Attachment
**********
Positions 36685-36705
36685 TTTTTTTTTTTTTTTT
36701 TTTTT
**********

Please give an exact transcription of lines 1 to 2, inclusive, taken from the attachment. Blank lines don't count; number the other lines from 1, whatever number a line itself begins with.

Positions 36685-36705
36685 TTTTTTTTTTTTTTTT